I like to think of Aspen as a fairly trendy place. There’s great food, world-class shopping, hip festivals, and even bike-sharing. But a recent trip far beyond the roundabout might have changed my perspective on our delightful high-mountain bubble, at least when it comes to one major food trend: breakfast.
As it stands, breakfast is the Mexican food of meals: the same ingredients reproduced in seemingly infinite permutations. There’s eggs, pork, potatoes and bread. Maybe it’s straight up, in a burrito, with pancakes, smothered in salsa and cheese. Perhaps there’s a side of fruit. Or Hollandaise. Or, gasp, a steak. If breakfast, as they say, is the most important meal of the day, then why is it so boring?
Well, it turns out it doesn’t have to be. Chefs in non-81611 zip codes are flipping the script on the morning meal, with dishes that sometimes sound a lot more lunch and dinner-y. I’ve never been that into going out for breakfast to begin with, opting instead to arrange those main four ingredients to my liking in my own kitchen at a fraction of the price (except, of course, the morning after the increasingly rare occasions I found myself at The Regal Watering Hole).
Some of the dishes I’ve recently come across might have slightly ridiculous names — like Chicken & Foie-ffles (where foie gras replaces butter in the batter for waffles) topped with buttermilk-fried chicken, hot sauce, and Vermont maple syrup. At least I’m intrigued when I look at the menu.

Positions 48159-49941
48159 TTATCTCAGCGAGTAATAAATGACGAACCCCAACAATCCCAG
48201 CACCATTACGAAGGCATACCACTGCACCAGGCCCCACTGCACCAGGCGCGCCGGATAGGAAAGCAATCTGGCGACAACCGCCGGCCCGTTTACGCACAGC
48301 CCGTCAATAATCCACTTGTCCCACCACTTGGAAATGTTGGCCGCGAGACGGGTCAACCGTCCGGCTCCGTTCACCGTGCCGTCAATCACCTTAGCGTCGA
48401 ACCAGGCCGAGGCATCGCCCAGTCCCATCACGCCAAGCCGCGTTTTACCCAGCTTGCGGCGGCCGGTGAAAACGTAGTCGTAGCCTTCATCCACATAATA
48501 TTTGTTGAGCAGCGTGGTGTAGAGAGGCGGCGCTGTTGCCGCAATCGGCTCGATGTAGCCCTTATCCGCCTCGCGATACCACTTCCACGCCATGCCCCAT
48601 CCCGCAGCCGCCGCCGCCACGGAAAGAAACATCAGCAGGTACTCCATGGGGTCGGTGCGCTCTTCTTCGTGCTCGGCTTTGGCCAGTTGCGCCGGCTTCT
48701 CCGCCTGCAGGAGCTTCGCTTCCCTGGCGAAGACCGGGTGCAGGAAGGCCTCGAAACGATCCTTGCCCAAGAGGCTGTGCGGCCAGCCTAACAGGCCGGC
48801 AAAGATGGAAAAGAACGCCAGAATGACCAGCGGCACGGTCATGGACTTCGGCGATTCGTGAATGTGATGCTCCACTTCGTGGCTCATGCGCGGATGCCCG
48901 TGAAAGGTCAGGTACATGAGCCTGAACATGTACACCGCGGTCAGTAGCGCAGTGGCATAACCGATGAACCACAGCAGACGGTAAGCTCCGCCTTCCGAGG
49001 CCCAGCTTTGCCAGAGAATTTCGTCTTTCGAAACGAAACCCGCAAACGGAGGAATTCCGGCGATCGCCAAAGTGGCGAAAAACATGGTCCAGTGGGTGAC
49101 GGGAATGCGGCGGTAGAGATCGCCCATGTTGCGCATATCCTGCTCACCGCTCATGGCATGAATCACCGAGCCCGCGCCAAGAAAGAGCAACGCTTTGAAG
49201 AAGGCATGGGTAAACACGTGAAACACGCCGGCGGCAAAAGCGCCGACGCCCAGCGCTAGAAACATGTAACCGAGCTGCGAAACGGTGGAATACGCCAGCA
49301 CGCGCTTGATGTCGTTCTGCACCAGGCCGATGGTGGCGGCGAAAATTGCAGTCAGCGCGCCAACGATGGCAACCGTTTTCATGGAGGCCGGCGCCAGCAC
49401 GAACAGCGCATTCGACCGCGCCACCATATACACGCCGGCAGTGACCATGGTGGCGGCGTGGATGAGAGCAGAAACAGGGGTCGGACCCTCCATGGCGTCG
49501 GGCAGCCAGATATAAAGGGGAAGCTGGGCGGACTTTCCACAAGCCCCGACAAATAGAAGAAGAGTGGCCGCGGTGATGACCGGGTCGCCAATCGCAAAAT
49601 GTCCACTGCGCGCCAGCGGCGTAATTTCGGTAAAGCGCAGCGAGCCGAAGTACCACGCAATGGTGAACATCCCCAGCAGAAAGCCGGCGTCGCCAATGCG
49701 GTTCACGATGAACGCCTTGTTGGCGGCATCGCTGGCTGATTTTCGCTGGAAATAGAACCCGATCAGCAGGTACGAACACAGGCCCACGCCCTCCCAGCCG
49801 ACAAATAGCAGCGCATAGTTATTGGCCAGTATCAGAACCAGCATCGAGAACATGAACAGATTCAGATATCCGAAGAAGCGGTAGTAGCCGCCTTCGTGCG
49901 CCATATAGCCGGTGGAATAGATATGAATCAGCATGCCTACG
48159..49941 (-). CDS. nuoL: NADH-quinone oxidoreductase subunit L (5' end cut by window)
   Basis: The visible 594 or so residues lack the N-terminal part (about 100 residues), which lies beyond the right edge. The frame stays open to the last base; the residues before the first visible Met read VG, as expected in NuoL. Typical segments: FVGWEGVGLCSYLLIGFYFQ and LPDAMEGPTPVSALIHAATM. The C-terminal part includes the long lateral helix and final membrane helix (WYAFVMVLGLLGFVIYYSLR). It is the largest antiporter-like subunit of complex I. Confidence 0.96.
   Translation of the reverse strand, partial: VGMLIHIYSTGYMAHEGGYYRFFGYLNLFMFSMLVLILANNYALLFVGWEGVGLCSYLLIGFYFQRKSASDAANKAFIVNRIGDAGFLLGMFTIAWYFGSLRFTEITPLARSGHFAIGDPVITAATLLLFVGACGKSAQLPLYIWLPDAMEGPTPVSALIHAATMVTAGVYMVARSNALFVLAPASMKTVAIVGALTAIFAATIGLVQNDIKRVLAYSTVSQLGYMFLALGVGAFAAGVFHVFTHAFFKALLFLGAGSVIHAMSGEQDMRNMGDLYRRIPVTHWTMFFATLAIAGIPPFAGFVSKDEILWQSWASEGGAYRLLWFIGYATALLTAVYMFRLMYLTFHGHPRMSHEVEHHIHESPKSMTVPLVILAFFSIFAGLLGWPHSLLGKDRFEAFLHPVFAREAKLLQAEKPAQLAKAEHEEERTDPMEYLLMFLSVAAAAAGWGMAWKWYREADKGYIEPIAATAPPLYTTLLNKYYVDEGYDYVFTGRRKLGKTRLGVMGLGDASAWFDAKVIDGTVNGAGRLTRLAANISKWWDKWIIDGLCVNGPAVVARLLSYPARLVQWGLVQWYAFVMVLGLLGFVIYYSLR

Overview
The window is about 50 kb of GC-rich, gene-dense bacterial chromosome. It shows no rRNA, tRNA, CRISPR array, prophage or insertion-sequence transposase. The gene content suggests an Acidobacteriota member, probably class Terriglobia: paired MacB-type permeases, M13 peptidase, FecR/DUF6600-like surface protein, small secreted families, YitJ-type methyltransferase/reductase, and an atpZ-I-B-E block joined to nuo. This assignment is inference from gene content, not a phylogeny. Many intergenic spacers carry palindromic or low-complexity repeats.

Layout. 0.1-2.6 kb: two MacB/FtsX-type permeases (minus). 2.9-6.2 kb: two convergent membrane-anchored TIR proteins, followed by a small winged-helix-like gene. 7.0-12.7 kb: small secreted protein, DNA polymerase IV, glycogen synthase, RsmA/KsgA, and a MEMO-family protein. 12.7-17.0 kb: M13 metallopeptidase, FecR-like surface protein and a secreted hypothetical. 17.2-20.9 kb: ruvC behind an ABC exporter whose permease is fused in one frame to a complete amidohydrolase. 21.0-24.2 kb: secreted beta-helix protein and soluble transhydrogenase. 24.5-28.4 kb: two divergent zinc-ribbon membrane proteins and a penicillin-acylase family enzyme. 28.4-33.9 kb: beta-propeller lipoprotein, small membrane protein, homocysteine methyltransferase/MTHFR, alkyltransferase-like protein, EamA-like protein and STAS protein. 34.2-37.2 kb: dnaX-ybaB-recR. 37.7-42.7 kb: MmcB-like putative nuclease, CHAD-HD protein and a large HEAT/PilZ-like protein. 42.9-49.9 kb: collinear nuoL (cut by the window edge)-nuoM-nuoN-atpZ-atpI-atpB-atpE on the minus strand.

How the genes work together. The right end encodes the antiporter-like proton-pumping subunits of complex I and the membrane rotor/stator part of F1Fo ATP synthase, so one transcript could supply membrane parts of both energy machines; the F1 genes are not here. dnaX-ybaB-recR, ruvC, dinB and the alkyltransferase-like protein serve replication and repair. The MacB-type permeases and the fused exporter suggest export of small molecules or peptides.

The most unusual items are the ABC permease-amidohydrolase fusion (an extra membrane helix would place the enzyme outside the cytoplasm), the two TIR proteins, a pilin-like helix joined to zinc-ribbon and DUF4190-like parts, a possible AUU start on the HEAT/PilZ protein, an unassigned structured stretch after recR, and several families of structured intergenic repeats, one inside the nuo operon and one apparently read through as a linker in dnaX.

Other “breakfast” dishes I’ve come across include: Octopus Stew (yes, Octopus Stew), Korean Fried Chicken, Jerusalem Bowl (fried eggs and za’atar-dusted roasted chicken on a bed of wheat berries, green lentils, barley and roasted cherries), home-made Pop Tarts, Vietnamese Steak and Eggs, Brisket Tacos, Yam Biscuit Mole, Quinoa Porridge, and Short-Rib Chilaquiles.
I’m pretty sure I’ve eaten at every breakfast spot in Aspen. And while I’ve had some stellar Huevos Rancheros, Crab Benedicts, omelets, and oatmeal buttermilk pancakes, nothing I’ve seen on any of the menus around these parts even come close to the level of creativity and inventiveness as some of the aforementioned dishes. Keep the classics Aspen chefs, but maybe also give us something new and inspiring too.
Jumping straight to Octopus Stew might be quite the leap for most of us, so start the transition nice and slow with this easy Bacon-Broccoli Quiche Cups Recipe. I made it in about 30 minutes.
Makes 2 Servings
4 bacon strips, diced
1/4 cup fresh broccoli florets
1/4 cup chopped onion
1 garlic clove, minced
1 tablespoon dried parsley flakes
1/8 teaspoon seasoned salt, optional
1/4 cup shredded cheddar cheese
2 tablespoons chopped tomato
In a large skillet, cook bacon over medium heat until crisp. Using a slotted spoon, remove to paper towels; drain, reserving 1 tablespoon drippings. In the drippings, cook broccoli and onion over medium heat for 2-3 minutes or until vegetables are tender. Add garlic; cook 1 minute longer.
In a small bowl, beat the eggs, parsley, seasoned salt if desired and pepper. Stir in bacon and broccoli mixture; add cheese and tomato.
Pour into two 10-oz. ramekins or custard cups coated with cooking spray. Bake at 400 degrees for 22-25 minutes or until a knife inserted near the center comes out clean.